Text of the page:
On Being a Travel Loser
You go on vacation to let go, but you probably meant to let go of your stress, not your iPod, your camera, your passport...or your false teeth.
British company Airport Parking and Hotels Ltd (APH) joins the group of travel companies that occasionally release a list of the amusing things they've found that their clients have lost, presumably in a hotel, a car, or an airport lounge. Clothing tops the list, accounting for almost half of the items in their lost n' found, and there are a fair number of gadgets as well: 17% of APH's total lost items were mobile phones, games consoles, mp3 players and cameras. APH says that "luckily only" 4% of travelers lost their passport, but honestly, given the hassle of losing a passport, that number seems pretty high to me.
Then there's the unusual items: the aforementioned false teeth, a ski boot that contained a tube of hemorrhoid cream, "odd shoes", which I presume means a single shoe rather than shoes of a strange style. I may have a suspicious nature, but some of the objects they've found simply scream "criminal activity" to me: an electric scale, for instance, what legitimate purpose might that have? And then there's an assortment of crutches, walking sticks and wheelchairs, which totally seems like evidence of insurance fraud. I don't even want to speculate on why someone would leave a pram behind.
Okay, I'm sure most people who have left their baby carriage behind by accident aren't criminals. They're simply addled by travel, and I'm the very last person to cast aspersions on that condition: I've never lost my passport (knock wood) but I've lost almost everything else that's possible to lose or leave behind while traveling. Like, there was the time in Paris when I loaded up my backpack with my laptop, my camera, my tape recorder -- all the tools of my professional trade. I zipped the bag up, looked at it, thought "wow that's going to be heavy." By the time I put my coat on, I'd totally forgotten its existence and walked out of the room, and the hotel, without it. It wasn't until I was checking in for my flight home at Charles de Gaulle that I realized what I'd done. A frantic call to the quick-thinking concierge at the InterContinental Paris Le Grand got my knapsack an (expensive) chauffeured ride out to the airport, riding all by itself in the back seat -- and I just barely made my flight.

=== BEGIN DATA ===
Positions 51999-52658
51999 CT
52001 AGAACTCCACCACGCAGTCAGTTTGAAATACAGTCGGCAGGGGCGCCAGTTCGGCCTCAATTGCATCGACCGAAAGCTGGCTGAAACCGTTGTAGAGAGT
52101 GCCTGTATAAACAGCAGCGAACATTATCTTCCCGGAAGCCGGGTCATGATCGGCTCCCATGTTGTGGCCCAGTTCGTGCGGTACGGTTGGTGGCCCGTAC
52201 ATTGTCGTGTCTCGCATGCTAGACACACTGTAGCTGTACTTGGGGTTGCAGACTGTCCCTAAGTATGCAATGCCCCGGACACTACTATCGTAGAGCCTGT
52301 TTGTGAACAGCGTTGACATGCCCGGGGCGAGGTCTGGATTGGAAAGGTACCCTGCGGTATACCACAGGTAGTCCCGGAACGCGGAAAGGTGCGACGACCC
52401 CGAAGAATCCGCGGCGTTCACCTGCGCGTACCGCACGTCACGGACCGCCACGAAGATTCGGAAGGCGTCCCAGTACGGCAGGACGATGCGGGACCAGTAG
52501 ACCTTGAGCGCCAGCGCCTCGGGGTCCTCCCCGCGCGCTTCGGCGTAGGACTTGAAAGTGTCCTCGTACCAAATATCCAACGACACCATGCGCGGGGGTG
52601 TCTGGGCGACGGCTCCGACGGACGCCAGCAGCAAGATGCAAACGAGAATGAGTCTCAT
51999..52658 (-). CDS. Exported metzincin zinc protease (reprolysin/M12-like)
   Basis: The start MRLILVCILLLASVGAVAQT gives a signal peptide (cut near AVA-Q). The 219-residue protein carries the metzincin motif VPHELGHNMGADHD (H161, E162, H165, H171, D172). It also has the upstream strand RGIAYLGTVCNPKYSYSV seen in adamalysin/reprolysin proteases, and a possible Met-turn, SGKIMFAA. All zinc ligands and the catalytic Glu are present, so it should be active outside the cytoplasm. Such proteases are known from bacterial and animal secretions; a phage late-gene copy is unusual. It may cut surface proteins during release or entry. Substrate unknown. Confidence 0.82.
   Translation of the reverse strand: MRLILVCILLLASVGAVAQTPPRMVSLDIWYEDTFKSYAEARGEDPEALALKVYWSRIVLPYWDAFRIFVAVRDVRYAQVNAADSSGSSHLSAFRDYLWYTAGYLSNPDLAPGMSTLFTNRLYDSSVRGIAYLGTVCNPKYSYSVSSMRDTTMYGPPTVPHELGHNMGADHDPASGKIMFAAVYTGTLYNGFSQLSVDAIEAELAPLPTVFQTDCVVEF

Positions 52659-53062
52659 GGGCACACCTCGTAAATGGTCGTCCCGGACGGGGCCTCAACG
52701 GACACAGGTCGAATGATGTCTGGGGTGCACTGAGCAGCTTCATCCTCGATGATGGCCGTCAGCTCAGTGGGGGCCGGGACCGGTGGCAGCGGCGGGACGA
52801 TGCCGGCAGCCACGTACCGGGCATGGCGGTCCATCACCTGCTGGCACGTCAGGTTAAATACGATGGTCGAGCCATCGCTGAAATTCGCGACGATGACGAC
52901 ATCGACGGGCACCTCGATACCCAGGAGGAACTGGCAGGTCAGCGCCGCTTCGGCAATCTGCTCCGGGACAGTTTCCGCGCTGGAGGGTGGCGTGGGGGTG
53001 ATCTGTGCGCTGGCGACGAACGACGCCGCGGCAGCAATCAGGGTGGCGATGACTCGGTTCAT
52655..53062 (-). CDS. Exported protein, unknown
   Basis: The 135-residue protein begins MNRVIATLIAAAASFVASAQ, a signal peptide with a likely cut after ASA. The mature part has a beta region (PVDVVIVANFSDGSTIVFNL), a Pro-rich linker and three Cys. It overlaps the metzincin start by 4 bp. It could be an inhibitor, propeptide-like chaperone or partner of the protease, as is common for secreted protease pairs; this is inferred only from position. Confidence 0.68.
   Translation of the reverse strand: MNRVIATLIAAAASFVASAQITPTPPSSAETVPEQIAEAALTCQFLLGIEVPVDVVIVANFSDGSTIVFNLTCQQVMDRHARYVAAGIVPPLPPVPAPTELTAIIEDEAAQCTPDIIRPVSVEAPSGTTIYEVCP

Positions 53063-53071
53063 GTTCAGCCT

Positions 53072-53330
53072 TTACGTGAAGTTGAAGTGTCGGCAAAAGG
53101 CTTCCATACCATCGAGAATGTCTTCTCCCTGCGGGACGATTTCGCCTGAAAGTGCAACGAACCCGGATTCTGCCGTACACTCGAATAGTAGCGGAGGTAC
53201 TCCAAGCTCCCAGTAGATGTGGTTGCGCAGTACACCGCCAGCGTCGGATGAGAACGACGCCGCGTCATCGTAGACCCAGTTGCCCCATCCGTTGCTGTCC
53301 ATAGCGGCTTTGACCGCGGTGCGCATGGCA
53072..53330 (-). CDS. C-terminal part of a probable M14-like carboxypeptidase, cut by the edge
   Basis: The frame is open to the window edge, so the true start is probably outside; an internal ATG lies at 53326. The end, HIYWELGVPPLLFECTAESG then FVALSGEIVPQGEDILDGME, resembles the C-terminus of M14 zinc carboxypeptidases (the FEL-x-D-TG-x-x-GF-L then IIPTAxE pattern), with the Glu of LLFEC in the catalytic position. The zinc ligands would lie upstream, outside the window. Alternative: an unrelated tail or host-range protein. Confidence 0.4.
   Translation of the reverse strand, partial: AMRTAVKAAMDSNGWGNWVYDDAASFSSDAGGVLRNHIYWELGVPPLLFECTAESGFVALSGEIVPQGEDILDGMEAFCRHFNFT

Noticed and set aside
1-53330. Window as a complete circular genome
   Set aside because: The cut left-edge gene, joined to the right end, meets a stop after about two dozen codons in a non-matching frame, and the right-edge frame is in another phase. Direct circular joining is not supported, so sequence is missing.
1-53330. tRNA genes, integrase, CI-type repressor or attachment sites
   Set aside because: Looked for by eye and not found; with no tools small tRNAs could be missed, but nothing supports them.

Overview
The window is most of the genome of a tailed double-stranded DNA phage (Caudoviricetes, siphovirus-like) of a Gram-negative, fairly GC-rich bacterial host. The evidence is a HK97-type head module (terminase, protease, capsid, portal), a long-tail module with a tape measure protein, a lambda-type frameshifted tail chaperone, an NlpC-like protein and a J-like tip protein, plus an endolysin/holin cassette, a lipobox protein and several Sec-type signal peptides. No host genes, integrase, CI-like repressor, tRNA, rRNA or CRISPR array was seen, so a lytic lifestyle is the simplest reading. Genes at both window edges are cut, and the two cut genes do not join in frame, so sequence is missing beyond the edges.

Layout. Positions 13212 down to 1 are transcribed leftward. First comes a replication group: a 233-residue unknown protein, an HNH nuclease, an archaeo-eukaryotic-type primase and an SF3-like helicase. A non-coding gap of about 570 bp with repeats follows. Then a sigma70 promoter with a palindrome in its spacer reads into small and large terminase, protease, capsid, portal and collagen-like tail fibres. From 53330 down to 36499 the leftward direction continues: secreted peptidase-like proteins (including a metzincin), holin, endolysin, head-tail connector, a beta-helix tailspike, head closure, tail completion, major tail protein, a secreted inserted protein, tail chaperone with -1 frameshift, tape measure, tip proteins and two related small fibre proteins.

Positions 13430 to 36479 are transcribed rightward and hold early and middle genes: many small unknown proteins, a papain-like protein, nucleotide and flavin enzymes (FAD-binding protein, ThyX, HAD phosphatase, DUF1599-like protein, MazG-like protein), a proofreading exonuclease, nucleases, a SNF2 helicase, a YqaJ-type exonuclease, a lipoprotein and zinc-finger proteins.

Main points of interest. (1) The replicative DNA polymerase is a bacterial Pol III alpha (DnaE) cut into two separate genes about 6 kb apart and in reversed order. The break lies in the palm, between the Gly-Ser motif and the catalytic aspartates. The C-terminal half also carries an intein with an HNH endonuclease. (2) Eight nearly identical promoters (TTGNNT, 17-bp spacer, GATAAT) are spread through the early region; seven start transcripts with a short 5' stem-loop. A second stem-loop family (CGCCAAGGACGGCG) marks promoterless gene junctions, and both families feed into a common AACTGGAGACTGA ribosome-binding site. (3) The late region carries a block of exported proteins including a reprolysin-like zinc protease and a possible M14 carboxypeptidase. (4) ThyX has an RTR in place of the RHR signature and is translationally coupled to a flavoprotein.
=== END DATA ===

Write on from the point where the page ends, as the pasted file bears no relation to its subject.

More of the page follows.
Since then, while traveling, I tend to treat myself as someone with mild brain damage. (Probably accurate given disorientation, fatigue, dehydration.) I've set up routines and obsessive fail-safes -- religious room checks, for instance, checking the seat back three times, never leaving the secure area of the airport without doing a critical items check (wallet, BlackBerry, iPod, Kindle?).
Still I'm not perfect: just this very morning I signed for a Fed Ex envelope containing my laptop power cord -- which I'd left plugged into the outlet at Montreal's Hotel le St. James on Sunday.